Gentleman and scholar: A critique on the critic
The role of the critic within our culture is one that is often times misunderstood. All too often, we see them as pretentious hecklers, sent to completely deconstruct one’s creative expression, the feedback being positive or otherwise. They attempt to regurgitate what they believe is their own original interpretation, masked by wordy language with their noses high in the air, and we as the listeners are to take what they say to heart, and therefore adopt the opinions as our own.
We then start to develop filters, our imaginations being stifled and our skepticism increasing. But then again, is that the most basic element to critical thinking? It is not the only the role of the critic to remain skeptical, it is his passion, nature and central reason for existence. But all too often, we envision our idea of a critic as a haughty, self-absorbed, yet eloquent rascal that seeks to indoctrinate its audience. As ludicrous as this notion may seem, this is true for the most part; critics have the capacity to possess over-inflated egos and get their jollies from people being influenced by their lovely, sonorous voices, but that does not mean that they do not have a purpose.
I extend an open invitation to be critiqued. I become flattered at the scrutiny, because it means somebody has taken an interest in my own, self-made expression, whether they offer me positive feedback or otherwise. They offer first, second, third, fourth and fifth opinions, allowing you the pleasure to listen to them huff and puff on about how it the diction in your short story is bland, or your musical performance is sloppy and unprofessional, or your mediocre crayon portrayal of your house is not good enough to go on the refrigerator because it is simply atrocious. Nevertheless, it is this collection of feedback that kicks us down and raises us up when we wish to mature in our journey to hone our own forms of expression.
But how does all this pertain to the critic? I have often taken a gander at many individuals sneering at the very word itself, as if it were a venomous serpent. I have often grimaced at the thought myself, seeing it as the primordial bane to all imagination. For a time, I too hate the nature of the critic, seeing it as a soulless profession that existed solely to destroy the ideas of others with their own elitist outlook. It was only after my junior year of college that I began to truly learn the internal workings of the critic’s role.
The first thing I learned was how to approach criticism, which is nothing more than trying to compare your own subjective opinion about a some shining example within the holy trinity of art (visual art, written word and music) with that of another human being, all the while deciding in your head which opinion is more valued. But these comparisons should sharpen our minds, rather than dull our emotions.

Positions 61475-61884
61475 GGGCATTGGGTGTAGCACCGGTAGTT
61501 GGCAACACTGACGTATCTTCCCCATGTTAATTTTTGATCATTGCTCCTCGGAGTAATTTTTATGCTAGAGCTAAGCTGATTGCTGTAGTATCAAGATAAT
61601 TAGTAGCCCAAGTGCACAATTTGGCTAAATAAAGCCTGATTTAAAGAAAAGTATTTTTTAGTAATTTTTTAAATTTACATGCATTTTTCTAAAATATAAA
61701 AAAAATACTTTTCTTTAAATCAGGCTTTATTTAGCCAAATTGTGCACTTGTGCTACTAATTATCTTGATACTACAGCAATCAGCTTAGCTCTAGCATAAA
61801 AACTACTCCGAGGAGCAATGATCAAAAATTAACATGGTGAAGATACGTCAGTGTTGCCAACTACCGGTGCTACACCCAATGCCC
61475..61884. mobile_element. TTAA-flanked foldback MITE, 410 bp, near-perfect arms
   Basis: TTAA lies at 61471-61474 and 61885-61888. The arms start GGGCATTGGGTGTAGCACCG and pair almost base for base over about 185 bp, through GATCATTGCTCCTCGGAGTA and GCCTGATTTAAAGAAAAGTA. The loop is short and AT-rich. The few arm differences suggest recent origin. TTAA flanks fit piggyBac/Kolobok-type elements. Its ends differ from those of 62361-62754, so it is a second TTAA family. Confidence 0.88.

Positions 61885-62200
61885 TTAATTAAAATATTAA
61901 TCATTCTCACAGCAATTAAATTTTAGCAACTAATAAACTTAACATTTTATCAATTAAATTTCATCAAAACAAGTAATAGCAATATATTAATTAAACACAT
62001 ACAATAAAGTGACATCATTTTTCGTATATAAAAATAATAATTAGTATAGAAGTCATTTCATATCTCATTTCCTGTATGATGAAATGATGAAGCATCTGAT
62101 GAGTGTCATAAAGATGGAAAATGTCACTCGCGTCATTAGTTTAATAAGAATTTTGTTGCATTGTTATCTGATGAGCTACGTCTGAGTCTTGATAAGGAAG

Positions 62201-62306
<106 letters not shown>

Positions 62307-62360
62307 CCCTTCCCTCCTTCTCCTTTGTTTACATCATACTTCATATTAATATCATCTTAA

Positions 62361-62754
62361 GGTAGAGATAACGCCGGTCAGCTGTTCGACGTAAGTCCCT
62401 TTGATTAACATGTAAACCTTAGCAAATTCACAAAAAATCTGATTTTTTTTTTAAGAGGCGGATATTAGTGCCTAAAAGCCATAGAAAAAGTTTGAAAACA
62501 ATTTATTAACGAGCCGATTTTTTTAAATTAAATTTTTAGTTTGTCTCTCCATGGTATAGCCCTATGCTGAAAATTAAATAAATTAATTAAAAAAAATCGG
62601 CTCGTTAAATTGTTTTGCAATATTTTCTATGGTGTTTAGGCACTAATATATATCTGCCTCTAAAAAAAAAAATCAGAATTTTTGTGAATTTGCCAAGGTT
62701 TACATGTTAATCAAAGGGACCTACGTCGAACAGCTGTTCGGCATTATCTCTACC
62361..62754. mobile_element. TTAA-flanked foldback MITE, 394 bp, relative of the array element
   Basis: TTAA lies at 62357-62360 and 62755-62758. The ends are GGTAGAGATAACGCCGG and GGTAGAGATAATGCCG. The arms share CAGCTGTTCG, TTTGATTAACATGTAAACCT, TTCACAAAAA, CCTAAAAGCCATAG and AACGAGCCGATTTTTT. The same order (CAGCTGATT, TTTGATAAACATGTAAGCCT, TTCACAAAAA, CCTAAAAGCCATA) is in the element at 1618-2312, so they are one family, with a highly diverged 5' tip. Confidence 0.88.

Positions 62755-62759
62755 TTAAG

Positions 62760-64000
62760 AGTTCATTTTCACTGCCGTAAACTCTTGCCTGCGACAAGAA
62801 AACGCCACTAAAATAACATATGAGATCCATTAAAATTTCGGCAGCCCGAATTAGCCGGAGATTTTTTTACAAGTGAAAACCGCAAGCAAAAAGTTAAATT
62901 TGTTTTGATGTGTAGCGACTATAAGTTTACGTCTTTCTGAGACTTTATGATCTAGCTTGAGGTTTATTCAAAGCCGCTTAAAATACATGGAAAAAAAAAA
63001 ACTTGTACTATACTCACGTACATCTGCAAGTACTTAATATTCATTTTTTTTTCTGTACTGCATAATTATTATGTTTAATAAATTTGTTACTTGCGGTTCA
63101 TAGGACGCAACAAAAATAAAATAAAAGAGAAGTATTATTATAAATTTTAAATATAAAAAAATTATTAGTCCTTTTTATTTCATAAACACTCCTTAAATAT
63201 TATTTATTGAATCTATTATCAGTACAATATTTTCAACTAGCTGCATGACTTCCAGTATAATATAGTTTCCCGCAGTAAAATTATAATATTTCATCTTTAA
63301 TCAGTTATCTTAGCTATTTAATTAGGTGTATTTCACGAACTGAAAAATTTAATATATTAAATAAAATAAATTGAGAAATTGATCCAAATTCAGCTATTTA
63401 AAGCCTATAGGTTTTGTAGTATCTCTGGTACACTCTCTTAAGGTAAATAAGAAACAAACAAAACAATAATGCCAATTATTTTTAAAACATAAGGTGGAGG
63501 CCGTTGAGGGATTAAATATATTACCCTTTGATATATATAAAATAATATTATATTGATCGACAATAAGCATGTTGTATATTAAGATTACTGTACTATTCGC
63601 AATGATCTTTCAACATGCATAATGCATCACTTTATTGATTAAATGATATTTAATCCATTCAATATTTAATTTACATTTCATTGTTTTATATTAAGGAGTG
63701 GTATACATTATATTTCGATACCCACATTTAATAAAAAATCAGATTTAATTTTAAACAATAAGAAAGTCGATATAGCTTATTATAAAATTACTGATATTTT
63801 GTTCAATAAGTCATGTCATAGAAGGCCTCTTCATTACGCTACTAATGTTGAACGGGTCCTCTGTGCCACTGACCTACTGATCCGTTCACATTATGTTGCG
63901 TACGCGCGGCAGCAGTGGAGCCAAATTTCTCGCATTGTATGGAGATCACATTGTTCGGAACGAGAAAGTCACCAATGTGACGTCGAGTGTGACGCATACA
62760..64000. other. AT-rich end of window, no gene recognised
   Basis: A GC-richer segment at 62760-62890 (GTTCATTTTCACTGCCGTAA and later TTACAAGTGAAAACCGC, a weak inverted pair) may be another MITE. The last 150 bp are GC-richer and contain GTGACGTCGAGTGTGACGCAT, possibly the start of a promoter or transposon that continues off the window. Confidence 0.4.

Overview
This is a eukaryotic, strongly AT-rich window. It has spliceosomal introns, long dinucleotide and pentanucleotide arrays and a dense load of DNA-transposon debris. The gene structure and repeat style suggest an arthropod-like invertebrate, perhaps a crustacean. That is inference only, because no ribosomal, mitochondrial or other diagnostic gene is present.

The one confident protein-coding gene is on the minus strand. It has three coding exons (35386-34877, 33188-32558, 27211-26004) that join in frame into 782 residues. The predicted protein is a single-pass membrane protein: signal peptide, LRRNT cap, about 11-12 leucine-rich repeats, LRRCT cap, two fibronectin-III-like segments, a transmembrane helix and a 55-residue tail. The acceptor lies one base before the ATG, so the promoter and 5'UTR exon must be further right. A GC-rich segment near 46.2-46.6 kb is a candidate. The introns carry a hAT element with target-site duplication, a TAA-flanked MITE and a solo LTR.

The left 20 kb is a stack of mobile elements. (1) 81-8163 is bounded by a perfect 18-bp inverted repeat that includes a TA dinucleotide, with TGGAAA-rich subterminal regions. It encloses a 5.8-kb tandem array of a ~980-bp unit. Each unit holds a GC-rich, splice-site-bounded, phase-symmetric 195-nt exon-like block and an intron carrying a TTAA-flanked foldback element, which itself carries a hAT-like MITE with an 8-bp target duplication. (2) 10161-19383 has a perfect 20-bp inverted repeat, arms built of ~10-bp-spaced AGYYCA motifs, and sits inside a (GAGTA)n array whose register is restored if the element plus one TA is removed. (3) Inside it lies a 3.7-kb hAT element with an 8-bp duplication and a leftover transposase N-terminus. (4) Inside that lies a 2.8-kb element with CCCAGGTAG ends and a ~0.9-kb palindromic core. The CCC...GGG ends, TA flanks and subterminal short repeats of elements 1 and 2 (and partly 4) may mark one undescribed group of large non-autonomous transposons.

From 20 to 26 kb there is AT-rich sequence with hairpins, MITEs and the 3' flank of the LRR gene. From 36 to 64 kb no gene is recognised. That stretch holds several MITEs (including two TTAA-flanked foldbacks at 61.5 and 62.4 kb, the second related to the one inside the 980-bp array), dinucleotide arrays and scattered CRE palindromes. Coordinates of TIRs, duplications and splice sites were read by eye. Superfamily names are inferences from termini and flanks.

One should beware of becoming engulfed within the words of these surgeons to expression, slicing and dicing apart the creative process of a person’s work, reducing it to schools of thought, theme and symbolism. Their empathy and sensitivity to human emotion is folded into nice and neat little parts. But we as human beings should not neglect these examinations to inner expression and human emotion. Rather, we should embrace the critic’s role, which provides filters that help us make sense of the world.
I vividly recall a quote from the movie “Midnight in Paris” that said, “We all fear death and question our place in the universe. The artist’s job is not to succumb to despair, but to find an antidote for the emptiness of existence.” If the artist is to provide the antidote, then it is the job of the critic to find out how the antidote remedies the emptiness. They are our ambassadors of insight, making more transparent the murkiness that comes with unrefined self-expression. The critic may deconstruct, dissect and sometimes even disembowel one’s creative process, but it exists as a necessary evil that must be approached with a grain of salt.
Imperative as it is for a person to form their own refined opinion before seeking the feedback of these authoritarians of creativity, the critic supplies us with various lenses of examination. Nevertheless, we alone hold the liberty to select these lenses as we see fit, picking and choosing want we like and what we believe is totally snarky malarkey. It is this practice that will allow us to develop and mature as creative thinkers; holding on to our imagination and creativity is what makes expression come to life, but it is the critic that acts as the cultivator to the development of an individual’s creativity.